This bright idea was, why not dredge a canal and drain the marsh and so turn waste land into productive soil. Mr. Watson got Professor Day of Guelph Agricultural College interested in his idea and so was laid the germ that has sprouted into the now famous Bradford Marsh Gardens.

Chapter II.
The Horses Wore Boots

The first industrial boom on the Holland Marsh was the harvesting and "curling" of marsh hay to fill mattresses.

Three Frenchmen, Paul Courier and his son-in-law, Joe Le Duc and Charlie La Vince, were the first in the marsh-hay business, certainly the first within the memory of that veteran marshman B. B. Collings. These Frenchmen were instructed in the curling of hay by a man from Montreal and in the early 80's began what developed into a big industry.

A pair of strong hands and a scythe equipped these pioneer hay harvesters. They cut the hay with a scythe and twisted it into ropes, about the size and length of a broom handle, by hand. A man could twist about 20 of these ropes per day, and, after curling in such ropes for at least three months, they were uncurled and teased by the mattress makers to fill springy mattresses.

The Bradford youngsters of the 80's were looking for work in the 90's, and, with the demand for curled marsh hay for mattresses steadily increasing, several of these boys joined the hay harvesters. Among them were Louis Chapelle, the Collings brothers, B.B, Dan and Ernie, Tom Morris, James Armstrong, B. Caesar and Murphy and Josh Goodwin of Holland Landing. Hay cutting was done on a much larger acreage. To supply the demand the hay ropes increased in size to three and then four times the size of the first ropes, although Mr. Collings informs, like most increased production, this larger curl was not nearly so good for mattresses as the small curl first made. Probably the most progressive step in the hay cutting of the '90's was that horse-drawn mowers replaced hand-powered scythe in harvesting marsh hay.

But the boggy marsh would not carry a horse. Horses and cattle became mired and sank in the bog as if in quick sand. And here it was that the ingenuity of the hay men made it possible to work horses on that boggy marshland. Men could travel over soft snow on snow shoes, why couldn't horses be carried over marsh land with some such equipment? The experiment was tried and worked. With wooden boots (rectangular boards) fastened to their feet, the horses pulled the mowers which cut the hay. Mr. B. B. Collings states that the horses became quite accustomed to these "boots" and walked on them with assurance and ease. In fact, the horses used on the marsh came to depend so much upon their "boots" to carry them over the treacherous ground that they would balk and refuse to step on marshland until so equipped.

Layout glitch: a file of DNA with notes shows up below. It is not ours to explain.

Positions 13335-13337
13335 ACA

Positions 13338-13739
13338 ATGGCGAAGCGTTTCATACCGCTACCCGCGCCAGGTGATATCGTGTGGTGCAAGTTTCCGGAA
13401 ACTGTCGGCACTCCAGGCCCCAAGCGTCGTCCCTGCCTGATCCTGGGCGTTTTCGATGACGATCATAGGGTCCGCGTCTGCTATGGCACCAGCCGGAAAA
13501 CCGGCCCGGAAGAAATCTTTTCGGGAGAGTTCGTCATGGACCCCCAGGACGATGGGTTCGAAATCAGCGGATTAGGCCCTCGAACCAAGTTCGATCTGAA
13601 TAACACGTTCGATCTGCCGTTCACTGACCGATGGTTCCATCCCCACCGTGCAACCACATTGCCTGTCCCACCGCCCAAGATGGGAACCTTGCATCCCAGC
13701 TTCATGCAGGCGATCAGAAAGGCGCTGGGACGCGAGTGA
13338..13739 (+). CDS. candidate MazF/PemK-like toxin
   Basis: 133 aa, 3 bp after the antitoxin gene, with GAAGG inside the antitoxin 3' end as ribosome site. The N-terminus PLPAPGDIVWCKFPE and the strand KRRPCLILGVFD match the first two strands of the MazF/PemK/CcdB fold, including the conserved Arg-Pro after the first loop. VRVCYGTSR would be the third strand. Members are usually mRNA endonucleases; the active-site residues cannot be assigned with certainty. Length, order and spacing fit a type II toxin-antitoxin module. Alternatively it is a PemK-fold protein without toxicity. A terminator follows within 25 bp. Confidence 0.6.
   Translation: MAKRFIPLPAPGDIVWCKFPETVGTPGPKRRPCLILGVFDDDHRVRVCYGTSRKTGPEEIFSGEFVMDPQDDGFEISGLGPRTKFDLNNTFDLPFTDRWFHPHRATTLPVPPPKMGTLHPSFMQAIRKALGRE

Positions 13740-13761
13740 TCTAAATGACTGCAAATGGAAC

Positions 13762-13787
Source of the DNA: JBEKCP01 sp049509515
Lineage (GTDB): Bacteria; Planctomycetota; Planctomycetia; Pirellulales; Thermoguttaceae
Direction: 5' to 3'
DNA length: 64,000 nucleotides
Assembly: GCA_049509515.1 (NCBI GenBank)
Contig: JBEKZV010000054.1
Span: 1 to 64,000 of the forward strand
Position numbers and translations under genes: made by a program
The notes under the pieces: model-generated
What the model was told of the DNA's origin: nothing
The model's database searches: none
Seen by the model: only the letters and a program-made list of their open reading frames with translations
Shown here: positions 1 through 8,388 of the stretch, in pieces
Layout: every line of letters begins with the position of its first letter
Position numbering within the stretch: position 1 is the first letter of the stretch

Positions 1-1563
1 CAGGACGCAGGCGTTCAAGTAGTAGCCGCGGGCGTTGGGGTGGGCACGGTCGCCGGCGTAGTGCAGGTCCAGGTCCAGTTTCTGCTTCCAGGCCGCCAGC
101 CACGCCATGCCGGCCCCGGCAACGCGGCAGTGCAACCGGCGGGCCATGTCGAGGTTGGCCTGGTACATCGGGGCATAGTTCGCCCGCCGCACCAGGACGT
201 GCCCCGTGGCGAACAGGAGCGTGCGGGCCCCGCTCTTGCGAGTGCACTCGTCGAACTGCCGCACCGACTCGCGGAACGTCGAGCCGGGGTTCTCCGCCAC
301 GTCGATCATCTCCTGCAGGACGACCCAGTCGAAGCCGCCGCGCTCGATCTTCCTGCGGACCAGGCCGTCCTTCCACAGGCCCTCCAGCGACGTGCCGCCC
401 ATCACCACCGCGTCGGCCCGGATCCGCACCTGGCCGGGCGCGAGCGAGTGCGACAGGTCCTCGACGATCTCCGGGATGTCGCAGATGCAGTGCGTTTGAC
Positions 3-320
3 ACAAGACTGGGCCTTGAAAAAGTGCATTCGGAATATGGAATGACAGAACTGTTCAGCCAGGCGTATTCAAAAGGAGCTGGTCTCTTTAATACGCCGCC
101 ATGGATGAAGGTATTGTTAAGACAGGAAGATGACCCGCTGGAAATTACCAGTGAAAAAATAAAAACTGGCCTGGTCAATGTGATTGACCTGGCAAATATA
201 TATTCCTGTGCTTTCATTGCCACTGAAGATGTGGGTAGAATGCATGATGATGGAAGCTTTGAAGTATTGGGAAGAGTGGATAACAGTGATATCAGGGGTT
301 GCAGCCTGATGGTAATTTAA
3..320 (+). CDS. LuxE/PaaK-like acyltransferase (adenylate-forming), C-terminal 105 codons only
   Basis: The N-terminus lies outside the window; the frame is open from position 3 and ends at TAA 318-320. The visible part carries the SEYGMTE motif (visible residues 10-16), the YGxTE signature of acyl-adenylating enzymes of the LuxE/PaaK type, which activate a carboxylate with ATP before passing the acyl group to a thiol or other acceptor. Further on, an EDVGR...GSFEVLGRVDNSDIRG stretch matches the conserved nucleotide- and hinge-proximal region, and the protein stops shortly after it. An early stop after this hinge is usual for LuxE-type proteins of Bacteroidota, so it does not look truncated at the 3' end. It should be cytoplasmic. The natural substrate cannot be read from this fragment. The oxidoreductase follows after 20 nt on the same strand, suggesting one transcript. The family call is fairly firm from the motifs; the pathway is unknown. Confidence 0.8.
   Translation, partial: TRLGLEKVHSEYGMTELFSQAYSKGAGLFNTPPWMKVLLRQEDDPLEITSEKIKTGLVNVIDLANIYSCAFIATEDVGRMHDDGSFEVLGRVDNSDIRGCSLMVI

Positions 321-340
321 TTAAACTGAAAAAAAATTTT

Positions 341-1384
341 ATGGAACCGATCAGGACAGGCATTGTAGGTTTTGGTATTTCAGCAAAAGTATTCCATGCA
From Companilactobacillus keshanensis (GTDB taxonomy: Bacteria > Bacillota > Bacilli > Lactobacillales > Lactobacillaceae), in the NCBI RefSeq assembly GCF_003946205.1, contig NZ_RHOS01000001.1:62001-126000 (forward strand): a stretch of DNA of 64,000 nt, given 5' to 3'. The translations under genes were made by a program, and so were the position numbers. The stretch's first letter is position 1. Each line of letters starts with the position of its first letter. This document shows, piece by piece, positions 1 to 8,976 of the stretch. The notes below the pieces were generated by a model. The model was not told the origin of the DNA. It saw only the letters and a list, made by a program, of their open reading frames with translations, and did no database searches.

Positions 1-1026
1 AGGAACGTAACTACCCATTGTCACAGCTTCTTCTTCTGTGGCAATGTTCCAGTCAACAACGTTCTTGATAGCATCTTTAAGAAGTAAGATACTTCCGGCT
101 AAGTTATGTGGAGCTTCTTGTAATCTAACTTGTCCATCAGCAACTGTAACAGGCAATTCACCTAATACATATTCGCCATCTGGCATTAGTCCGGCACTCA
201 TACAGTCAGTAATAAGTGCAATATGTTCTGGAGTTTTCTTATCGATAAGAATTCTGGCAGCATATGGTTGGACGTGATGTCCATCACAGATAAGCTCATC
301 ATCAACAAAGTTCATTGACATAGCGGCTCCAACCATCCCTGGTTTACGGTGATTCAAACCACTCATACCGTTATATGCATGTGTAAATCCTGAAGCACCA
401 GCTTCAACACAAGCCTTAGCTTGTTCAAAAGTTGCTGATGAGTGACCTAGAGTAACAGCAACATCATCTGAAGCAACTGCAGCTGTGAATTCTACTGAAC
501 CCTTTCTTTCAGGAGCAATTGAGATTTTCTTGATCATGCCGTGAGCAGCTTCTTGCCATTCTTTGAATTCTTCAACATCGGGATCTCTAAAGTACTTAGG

And the marsh hay business continued to grow, reaching its peak about 1914 and 1915. By that time, hay was being cut on about 12,000 acres, following the river from south of Bradford to the lake.
Hay pressing became a feature of marsh hay harvesting. B. B. Collings informs that he bought his first horse press in 1904 and his first power bailing press in 1912.

From the marsh hay business another industry arose. Just before the turn of the century, B. B. Collings went into the making of mattresses, conducting this business on the lot where J. Gapp now resides. "And," says Mr. Collings, "if any of the young fellows to-day think they know what hard work is, they should have seen me then. I worked day and night." After this experience, Mr. Collings spent a time in Toronto working at mattress making and furniture upholstering, before returning to Bradford and the marsh, in which he still holds a big interest.
James Armstrong and B. Caesar, two others whose names were associated with the early "marsh hay" days, are also still marshland owners, and sons of the aforementioned Thos. Morris, carry on the work their father began as a marshman.

Chapter III.
Pre-Drainage Days On The Marsh

"When the wild ducks and gees," of which there were thousands upon thousands on the marsh up to 20 years ago, "rose as a flock into the air, they hid the sun," states Mrs. Peter Catania, who, with her husband and the six eldest members of her family came to the property they now occupy, and which they purchased from John Maurino in April, 1918. Deer, partridge and rabbits were also very plentiful on the area. The pheasants, for which the marsh was famous for a number of years, only made their appearance about 20 years ago after residents obtained pheasant eggs from the Government.
The Catania property is on the 2nd concession of King, and, compared to the road on that concession 30 years ago, the marsh roads of to-day are wonderful. The little settlement then included the Sweezie family, the Taits, the Speziallis, the Simones, the Cooks and the Catanias. Practically isolated when the roads were at their worst, the little community had a social life of its own. In the evenings they congregated in one home, usually for music, and it is to those musical evenings that credit is given for the good music in Holland Landing United Church to-day, where the Taits and Cooks now reside, and for the family orchestras, which developed among the Catanias and Speziallis.
One of Mrs. Catania's memories of those early roads was at the time of the death of Mrs. Sweezie 22 years ago. Mr. Kilkenny had to make the trip in from the highway with a horse and wagon.

That an Indian settlement was at one time located on the edge of the marsh is the belief of Mrs. Catania. Only last year, her son John, while at work on the property, found an Indian arrow. Another oddity at the entrance to the property is a large stone marked with a cross apparently hand hewn.

The Catania family developed a market-garden business on semi-high land, and their gardens were inspected by the late Prof. W. H. Day during his investigations before drainage was started.

Chapter IV.
Men of Vision